An exhibition at The Prema Arts Centre in Euley, showed the work of a printmaker, Sophia Rae. The exhibition space is a beautiful first floor open rounded area with large windows. The pieces were placed between the windows on the walls. As they are fairly small pieces there were often two or more grouped together. Unfortunately the large windows framing sky and trees dominated the space and drew the eye. The artworks did not hold my attention although there was one I particularly liked. I feel it would have worked better to have panels in the room displaying the work rather than on the walls.
Stroud Open Gardens and Sculpture Trail combined two of my interests. After thinking more deeply about space, it was interesting to notice my responses to various pieces.
This very large “pebble” created as a garden seat, was a fascinating object – so large against the grass, where one’s expectation was that it would be small. The outdoor setting contributed to the experience.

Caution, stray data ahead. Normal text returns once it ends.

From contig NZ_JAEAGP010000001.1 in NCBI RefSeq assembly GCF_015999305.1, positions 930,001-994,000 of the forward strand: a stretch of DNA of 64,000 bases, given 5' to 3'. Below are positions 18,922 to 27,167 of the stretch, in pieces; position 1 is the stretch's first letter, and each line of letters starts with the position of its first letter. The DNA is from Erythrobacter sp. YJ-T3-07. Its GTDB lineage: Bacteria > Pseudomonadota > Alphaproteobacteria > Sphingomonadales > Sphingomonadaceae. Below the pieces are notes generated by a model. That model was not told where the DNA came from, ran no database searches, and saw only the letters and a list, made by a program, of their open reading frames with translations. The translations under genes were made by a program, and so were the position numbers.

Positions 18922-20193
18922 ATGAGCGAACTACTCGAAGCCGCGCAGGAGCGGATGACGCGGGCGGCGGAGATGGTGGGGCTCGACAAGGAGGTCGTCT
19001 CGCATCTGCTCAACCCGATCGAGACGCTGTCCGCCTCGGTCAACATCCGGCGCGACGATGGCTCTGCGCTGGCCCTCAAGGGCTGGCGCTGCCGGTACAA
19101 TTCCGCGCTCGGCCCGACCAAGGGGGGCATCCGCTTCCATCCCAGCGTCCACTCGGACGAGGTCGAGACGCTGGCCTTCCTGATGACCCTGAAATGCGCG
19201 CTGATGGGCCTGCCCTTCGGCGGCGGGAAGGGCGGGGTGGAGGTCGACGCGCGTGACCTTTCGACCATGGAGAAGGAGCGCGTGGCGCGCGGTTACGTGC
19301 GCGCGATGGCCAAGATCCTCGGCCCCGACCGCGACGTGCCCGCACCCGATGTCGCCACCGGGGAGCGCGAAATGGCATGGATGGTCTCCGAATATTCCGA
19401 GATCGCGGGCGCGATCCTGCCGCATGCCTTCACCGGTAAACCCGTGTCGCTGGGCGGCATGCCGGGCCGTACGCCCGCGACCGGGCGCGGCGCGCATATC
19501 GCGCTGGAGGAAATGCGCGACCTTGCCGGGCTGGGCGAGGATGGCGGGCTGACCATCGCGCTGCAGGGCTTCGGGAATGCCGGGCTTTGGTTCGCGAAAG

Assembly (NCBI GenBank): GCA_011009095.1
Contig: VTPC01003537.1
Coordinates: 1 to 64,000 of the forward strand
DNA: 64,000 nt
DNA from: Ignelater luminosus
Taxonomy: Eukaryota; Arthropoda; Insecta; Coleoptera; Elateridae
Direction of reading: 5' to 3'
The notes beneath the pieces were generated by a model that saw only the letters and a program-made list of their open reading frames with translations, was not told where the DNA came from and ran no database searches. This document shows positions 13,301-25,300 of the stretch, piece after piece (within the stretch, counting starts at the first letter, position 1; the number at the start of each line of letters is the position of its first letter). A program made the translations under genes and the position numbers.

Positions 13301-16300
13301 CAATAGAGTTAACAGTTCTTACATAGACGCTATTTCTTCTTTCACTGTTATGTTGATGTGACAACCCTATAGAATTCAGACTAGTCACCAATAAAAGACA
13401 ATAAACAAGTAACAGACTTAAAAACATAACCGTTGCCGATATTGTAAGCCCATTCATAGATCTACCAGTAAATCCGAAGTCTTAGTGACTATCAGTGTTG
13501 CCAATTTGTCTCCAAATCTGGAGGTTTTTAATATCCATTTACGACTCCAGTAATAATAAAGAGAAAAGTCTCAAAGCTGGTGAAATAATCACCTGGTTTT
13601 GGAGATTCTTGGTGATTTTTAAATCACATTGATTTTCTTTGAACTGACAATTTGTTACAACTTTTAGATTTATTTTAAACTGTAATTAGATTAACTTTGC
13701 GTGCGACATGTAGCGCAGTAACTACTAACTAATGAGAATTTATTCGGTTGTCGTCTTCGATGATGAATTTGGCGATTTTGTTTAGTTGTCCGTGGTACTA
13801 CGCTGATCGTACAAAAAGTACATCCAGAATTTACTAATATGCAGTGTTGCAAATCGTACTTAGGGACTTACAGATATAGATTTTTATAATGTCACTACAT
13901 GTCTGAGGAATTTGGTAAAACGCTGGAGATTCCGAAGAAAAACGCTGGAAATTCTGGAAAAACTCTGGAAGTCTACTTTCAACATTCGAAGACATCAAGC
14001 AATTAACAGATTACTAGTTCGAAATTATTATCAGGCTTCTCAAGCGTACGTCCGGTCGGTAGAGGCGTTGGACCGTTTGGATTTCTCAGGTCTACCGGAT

The willow dancer had such movement and energy against the hedge and on the lawn. I would have liked to see two “legs”, but I did enjoy the shapes very much.
The pot was almost lost in the garden space as it seemed to be part of the garden. As a piece of art I found it most pleasing of all and yet it did not stand out against its surroundings. This tells me that it is not always obvious how best to display artwork.
Came across this on Martin Creed
Very moved by his interpretation of the space rather than having an artwork and placing it in a space. The balloons as visible reminders of the air around us, the air inside and outside.
I like this quote “The experience of looking at a painting is alive. The viewer is alive.”
What happens to a story when you take it from its source , make it permanent in print and disseminate to a wide audience?
- Taking a story which has perhaps only been heard previously, via oral tradition, and printing it for it to be read means that the expression of the story would change. hearing the inflexions and tones of the voice telling the story would be lost. In some cultures stories were chanted or sung. It has been interesting for me to attend readings by authors whose books I have read. hearing them read their own work often makes the story more immediate and alive.